It’s Boris for Five More Years
Wrapped in scarves and running on Bovril through the night, volunteers at polling stations up and down the United Kingdom counted up ballot papers. For any out-of-towners reading, the cities, towns, and counties of Britain are divided into constituencies for political parties to fight over. Members of Parliament (MP) are locally voted into House of Commons seats to represent their constituents. 650 constituencies mean 650 seats up for grabs!
If one party wins the majority of seats, its leader (then Prime Minister) claims free-will to boss about the country. If a single party can’t win a majority, it’s a hung Parliament, and the Prime Minister is forced to get on his knees in front of smaller parties for support. Here’s how this election played out:
🏅364 seats (+47 from 2017): Bojo’s Conservative Party (There’s your majority, Boris!).
203 seats (-59): Corby’s Labour Party (Untenable. He’s stepped down).
11 seats (-1): Jo Swanson’s Lib Dems (Drab! She’s also stepped down).
48 seats (+13): The SNP Scotts (Big highland and IndyRef2 foothold!)
23 seats (+0): Lord Buckethead and “Others” (The protest votes…)
Wow, that wasn’t even close! BoJo’s Tories just hit their left-wing rivals in red for six (well, 74 to be specific!). It’s a positive outcome for markets that foreign exchange traders celebrated immediately by bidding up the pound 2.1%. For Labour Party leader Jeremy Corbyn, however, it’s an emphatic personal and political rejection. Here’s how the popular vote stacked up!
🏅43.6% (+1.2%): Tories
32.2% (-7.1%): Labour
11.5% (4.1%): Lib Dems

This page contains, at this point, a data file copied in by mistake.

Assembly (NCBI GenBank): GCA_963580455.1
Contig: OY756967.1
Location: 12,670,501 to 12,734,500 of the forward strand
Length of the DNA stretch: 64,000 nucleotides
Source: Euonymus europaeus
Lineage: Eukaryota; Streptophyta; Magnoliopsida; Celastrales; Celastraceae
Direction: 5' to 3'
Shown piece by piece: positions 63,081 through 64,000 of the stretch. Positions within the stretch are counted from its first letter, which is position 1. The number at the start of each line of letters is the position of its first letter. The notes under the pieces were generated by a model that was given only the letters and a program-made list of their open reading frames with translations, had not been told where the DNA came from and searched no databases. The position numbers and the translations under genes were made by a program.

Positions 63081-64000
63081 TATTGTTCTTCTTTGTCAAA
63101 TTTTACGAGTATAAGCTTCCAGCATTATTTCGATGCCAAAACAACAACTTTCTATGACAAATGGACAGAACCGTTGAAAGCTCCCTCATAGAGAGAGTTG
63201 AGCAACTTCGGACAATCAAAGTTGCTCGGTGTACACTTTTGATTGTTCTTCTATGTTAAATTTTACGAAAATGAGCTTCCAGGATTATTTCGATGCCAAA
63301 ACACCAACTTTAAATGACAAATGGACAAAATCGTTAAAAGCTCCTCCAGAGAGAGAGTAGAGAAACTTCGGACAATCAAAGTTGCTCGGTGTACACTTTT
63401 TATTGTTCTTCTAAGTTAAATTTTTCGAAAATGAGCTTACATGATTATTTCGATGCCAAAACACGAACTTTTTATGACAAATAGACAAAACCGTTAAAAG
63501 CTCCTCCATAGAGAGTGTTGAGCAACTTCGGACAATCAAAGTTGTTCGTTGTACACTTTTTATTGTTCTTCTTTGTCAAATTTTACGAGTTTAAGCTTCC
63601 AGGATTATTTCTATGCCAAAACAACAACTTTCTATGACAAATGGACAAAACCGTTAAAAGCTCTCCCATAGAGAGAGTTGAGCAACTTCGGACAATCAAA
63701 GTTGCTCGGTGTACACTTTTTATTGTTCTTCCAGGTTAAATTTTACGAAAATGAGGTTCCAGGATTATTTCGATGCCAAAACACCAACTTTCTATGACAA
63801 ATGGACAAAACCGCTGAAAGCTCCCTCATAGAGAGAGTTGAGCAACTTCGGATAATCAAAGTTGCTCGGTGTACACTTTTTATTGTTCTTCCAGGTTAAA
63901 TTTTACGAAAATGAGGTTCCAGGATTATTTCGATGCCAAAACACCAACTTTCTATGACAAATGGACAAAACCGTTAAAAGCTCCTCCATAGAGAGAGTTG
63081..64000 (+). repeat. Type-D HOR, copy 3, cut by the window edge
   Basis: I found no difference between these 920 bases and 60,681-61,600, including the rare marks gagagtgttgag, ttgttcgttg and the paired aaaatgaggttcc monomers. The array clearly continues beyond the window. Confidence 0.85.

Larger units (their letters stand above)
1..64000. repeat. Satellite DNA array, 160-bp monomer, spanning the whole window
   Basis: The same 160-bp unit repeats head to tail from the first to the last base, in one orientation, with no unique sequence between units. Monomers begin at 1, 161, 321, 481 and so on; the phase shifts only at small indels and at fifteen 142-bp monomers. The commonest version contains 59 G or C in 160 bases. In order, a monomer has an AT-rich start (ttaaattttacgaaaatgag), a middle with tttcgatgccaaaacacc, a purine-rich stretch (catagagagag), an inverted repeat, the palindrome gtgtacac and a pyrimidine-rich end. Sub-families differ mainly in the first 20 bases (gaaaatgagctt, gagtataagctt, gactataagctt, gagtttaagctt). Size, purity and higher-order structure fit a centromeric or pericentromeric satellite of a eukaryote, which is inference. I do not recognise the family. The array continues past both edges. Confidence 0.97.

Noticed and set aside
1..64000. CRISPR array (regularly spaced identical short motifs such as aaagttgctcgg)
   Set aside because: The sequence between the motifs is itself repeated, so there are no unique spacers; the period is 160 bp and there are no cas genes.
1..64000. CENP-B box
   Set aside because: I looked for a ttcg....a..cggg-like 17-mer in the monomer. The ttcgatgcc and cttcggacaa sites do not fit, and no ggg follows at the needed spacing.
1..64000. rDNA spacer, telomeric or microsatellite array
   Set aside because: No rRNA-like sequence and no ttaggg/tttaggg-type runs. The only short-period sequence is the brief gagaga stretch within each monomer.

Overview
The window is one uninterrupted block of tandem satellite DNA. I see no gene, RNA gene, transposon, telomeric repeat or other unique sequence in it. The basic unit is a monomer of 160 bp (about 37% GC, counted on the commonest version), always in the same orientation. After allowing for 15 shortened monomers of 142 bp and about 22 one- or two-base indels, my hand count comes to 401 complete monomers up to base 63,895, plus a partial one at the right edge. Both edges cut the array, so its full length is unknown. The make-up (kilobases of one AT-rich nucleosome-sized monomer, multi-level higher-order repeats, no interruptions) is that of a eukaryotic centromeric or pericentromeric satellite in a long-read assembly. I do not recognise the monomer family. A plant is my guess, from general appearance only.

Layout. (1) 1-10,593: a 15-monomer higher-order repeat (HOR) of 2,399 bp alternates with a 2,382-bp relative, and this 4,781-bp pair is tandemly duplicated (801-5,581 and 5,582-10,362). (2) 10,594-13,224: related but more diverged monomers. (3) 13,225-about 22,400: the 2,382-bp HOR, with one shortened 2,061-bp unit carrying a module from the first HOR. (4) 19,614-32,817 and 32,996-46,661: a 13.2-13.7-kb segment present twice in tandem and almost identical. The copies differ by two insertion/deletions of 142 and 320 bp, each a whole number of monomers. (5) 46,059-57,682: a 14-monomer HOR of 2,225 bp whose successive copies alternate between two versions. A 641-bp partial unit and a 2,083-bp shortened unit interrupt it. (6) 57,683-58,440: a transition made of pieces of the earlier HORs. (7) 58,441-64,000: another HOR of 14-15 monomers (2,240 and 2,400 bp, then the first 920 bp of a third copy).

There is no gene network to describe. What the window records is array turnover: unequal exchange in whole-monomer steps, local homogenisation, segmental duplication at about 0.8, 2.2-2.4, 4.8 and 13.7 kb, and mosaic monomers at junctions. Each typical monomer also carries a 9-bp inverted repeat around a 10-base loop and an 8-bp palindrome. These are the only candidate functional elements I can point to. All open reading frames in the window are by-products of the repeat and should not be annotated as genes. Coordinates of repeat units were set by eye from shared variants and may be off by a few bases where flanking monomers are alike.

3.1% (0.9%): Scottish National Party
National turnout: 67.25%
Made to watch Prime Minister Johnson command a Thatcher-esque majority that most likely begs two terms, Corbyn’s agreed to stand down. Some investors will be thinking, “phew!” His firm but fair stance on corporations and wishy-washy Brexit agenda didn’t fill markets with any great gusto.
As for Brexit, that’s now a done deal in many more ways than before. Touch wood, Britain will probably be out of the European Union next month with a free trade agreement. Leavers making Brexit-motivated votes all chose the Conservative Party. Remainers, on the other hand, were spread out across the rest of the parties. That’s why they were unable to muster the numbers to stop the Tories’ Brexit plans as they may have wished.
From here, the UK will negotiate the loose ends of its divorce with Brussels through 2020. All eyes will turn to gross domestic product (GDP) growth, having lagged recently, as well as small, domestically-concentrated companies on Britain’s FTSE 250 (+4.2%) and All Share exchanges (+2.2%). They should react with increased volatility to business and consumer confidence as it’s revealed in the New Year! So, you confident?